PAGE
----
“We have also heard it might happen too with women living in their own homes but with sanctuary schemes... the local authority said you will either have to pay the extra Housing Benefit or get a lodger. Actually getting a lodger into that situation will be dangerous.” (Women’s Aid)
Both Women’s Aid and Housing for Women felt unease with the coalition government’s focus on home ownership due to the lack of social housing available for women who are ready to leave the refuge. Women’s Aid argued that the need for social housing is much greater than the need for private property, in order to provide women who have experienced domestic violence with an adequate service:
“If it is taking longer to be re-housed that is going to have a knock on effect on the service because they can’t provide for other women.” (Women’s Aid)
“There isn’t the housing to go round for these women, so when they do come to the refuge they end up having to stay longer at the refuge waiting for housing and are more likely to go back home.” (Housing for Women)
The Coalition government maintained throughout their Budget statements that their “central goal...is to support working families” (George Osborne, 2012).
Women’s Aid and Housing for Women quickly criticised the government for assuming that everyone understands the same meaning of the “family”, and that they evidently address the nuclear, working ideal:
“The ideology of two parent nuclear families, hardworking families, adds to the overall sense that ‘I shouldn’t leave my abusive partner’... It is not good as a social set up in which people are living.” (Women’s Aid)
This emphasis became significant throughout the Welfare Reform Act 2012, particularly with the introduction of tax free childcare vouchers: “20 per cent off the first £6,000 of your childcare costs for each child” (Osborne, 2013).
This policy fails to support single mothers, specifically mothers who are fleeing domestic violence.
The government declared that “We’ve seen more people in work than ever before — including a record number of women” (Osborne, 2013). Both Women’s Aid and Housing for Women were unconvinced, suggesting that the cuts to public sector jobs, and the public sector two-year pay freeze (Osborne, 2010), has disproportionately impacted on women. Housing for Women also argued that the rise in women’s unemployment may significantly increase the amount of women entering financially dependent relationships:
“I think once this really comes into play that is what is going to happen. We will go back to the 70s when women are staying with partners because financially they couldn’t afford to leave” (Housing for Women) In their Budget statements the government argues they are promoting women’s financial independence.
Budget 2013 ends with this paragraph:
“We understand that the way to restore our economic prosperity is to energise the aspirations of the British people. If you want to own your own home; If you want help with your childcare bills; If you want to start your own business; Or give someone a job; If you want to save for your retirement and leave your home to your children; If you want to work hard and get on; we are on your side.”
Both Women’s Aid and Housing for Women argue that by stressing the importance of “aspiration” and rewarding those who choose to work, they are contradicting their previously announced spending plans to cut public sector jobs, which are making it more difficult for women (and men) to find employment! They fail to recognise the people who simply cannot work. For women living in a refuge it is not possible to find employment due to safety, the temporary status of accommodation and high rent charges for supported housing:
“They are already suffering through trauma, and they are now being pushed into going back into work, voluntary work or paid work, too soon, which means that it will have a knock on effect and again they will either end up in an abusive relationships, the vulnerability will not be addressed, they won’t have enough time to stay on benefits and get treatment for themselves.” (Housing for Women).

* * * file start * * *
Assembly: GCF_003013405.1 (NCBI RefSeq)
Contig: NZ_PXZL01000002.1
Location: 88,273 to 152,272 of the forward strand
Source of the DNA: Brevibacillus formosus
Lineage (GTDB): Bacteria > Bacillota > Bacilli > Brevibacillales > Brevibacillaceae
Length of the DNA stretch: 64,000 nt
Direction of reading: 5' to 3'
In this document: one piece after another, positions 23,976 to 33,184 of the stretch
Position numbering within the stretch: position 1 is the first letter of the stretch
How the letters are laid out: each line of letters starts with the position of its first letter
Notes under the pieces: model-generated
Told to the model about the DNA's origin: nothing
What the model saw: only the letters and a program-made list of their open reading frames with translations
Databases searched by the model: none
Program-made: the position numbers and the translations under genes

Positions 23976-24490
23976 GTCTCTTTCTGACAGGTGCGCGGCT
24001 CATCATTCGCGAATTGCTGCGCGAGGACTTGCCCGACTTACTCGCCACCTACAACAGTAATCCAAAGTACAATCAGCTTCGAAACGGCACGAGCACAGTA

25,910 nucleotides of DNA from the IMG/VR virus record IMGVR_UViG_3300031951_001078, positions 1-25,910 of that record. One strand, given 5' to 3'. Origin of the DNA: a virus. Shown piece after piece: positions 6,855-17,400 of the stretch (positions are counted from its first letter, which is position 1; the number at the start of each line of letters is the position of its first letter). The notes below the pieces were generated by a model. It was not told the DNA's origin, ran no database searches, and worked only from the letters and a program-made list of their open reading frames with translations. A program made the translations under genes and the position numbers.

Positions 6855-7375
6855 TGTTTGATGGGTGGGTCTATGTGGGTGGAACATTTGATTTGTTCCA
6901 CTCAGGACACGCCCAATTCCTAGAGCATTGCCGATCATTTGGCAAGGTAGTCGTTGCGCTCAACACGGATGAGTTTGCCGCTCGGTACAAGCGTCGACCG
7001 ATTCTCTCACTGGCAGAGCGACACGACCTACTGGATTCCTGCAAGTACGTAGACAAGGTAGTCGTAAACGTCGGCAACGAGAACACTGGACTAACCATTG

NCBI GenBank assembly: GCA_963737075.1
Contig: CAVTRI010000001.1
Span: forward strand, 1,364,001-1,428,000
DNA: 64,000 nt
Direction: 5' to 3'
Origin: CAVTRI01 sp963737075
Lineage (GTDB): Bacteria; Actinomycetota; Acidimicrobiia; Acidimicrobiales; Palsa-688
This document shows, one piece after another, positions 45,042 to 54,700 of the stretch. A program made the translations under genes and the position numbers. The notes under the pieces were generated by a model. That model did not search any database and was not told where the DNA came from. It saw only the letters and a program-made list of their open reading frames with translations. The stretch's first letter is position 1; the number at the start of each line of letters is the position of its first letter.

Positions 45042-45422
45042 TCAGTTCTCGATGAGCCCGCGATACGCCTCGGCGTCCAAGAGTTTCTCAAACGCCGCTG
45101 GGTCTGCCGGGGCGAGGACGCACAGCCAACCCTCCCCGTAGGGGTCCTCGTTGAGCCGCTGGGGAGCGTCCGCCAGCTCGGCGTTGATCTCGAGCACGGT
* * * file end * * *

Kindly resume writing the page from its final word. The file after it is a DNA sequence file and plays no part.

The coalition government’s policy choices undermine their stated commitment to eliminating Violence Against Women and Girls in two related ways.
Firstly, by cutting public spending in areas that have a direct impact on domestic violence services provided by women’s organisations, which the government has previously claimed are vital in tackling VAWG, they are failing to recognise the crucial role of the state in promoting gender equality.
This is reinforced by the government cutting public sector jobs where women are most employed, failing to invest in the provision of social housing and promoting an ideology of the nuclear family and patriarchal values which further enforce women’s economic dependency on men.
As socialist feminists argue, capitalism and patriarchy cannot be seen as two separate entities: government policies in the political and economic sphere can have a direct impact on women’s personal lives. In addressing the underestimated problem of domestic violence and increasing demand for specialised domestic violence services, “the personal is political”.
Facts and figures
•Less than 24% of domestic violence crime is reported to the police
•At least one in four women will experience violence and/or abuse in her lifetime.
•Two women a week are killed by a partner or former partner.
•89% of those suffering four or more incidents are women.
•Domestic violence accounts for between 16% and one quarter of all recorded violent crime (29% of all violent crime in London).
•In any one year there are 13 million separate incidents of physical violence or threats of violence against women from partners or former partners.
•Domestic violence has a higher rate of repeat victimisation than any other type of crime.
•On average two women a week are killed by a male partner or former partner.
•One third of women leave their abusive partner after two to ten years.
One third leave after 10 years.
•Not all DV takes place in the home or during a current relationship.
•There are many practical and psychological barriers to seeking help. Black and minority ethnic women may fear racism from organisations or additional shame in revealing the abuse. Lesbians and gay men may fear prejudice in reporting to the police. Many women fear losing their children. Women with insecure immigration status and who are dependent on husbands may be refused refuge accommodation or fear deportation.
•In a study by Shelter 40% of homeless women said domestic violence was a contributing factor to their homelessness.
•Genuinely mutually abusive relationships are very rare.
•Broken Rainbow is the only national LGBT DV Helpline. LGBT people need specialist services from people who understand the types of abuse (e.g. threats to “out” at work, to children).
•Neither mental illness nor loss of control due to drugs and alcohol are adequate explanations for most violence (although may be contributory factors).